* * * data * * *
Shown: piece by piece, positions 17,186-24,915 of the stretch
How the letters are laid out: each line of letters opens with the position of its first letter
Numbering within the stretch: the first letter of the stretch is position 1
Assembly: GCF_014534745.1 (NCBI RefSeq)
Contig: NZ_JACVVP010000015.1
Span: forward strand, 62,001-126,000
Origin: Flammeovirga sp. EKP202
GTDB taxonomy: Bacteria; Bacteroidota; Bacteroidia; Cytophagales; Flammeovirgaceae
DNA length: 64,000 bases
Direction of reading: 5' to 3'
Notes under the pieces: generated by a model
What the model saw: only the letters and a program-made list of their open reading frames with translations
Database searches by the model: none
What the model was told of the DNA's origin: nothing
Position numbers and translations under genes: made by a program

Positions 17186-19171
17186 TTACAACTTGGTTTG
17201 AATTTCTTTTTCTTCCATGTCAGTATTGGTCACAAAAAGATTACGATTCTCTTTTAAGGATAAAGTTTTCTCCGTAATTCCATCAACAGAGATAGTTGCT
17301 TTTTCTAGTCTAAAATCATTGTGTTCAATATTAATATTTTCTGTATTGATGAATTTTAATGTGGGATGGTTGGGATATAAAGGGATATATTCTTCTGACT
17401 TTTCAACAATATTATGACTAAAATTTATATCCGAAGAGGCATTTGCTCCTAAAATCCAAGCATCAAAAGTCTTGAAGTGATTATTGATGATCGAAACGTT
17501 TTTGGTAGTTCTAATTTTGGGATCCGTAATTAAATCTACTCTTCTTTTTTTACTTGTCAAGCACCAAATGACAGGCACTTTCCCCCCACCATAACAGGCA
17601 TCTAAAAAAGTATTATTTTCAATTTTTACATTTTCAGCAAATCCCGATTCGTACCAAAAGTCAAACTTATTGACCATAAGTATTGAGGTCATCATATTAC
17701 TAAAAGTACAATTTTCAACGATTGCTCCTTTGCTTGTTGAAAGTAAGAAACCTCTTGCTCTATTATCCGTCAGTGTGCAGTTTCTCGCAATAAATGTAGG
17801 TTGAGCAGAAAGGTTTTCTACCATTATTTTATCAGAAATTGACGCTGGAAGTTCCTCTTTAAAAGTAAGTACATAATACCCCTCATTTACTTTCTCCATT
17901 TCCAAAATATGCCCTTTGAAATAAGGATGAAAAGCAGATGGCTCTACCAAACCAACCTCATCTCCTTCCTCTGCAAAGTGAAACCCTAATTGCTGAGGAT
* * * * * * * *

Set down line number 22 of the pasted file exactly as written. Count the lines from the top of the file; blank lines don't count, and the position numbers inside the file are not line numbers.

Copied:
17601 TCTAAAAAAGTATTATTTTCAATTTTTACATTTTCAGCAAATCCCGATTCGTACCAAAAGTCAAACTTATTGACCATAAGTATTGAGGTCATCATATTAC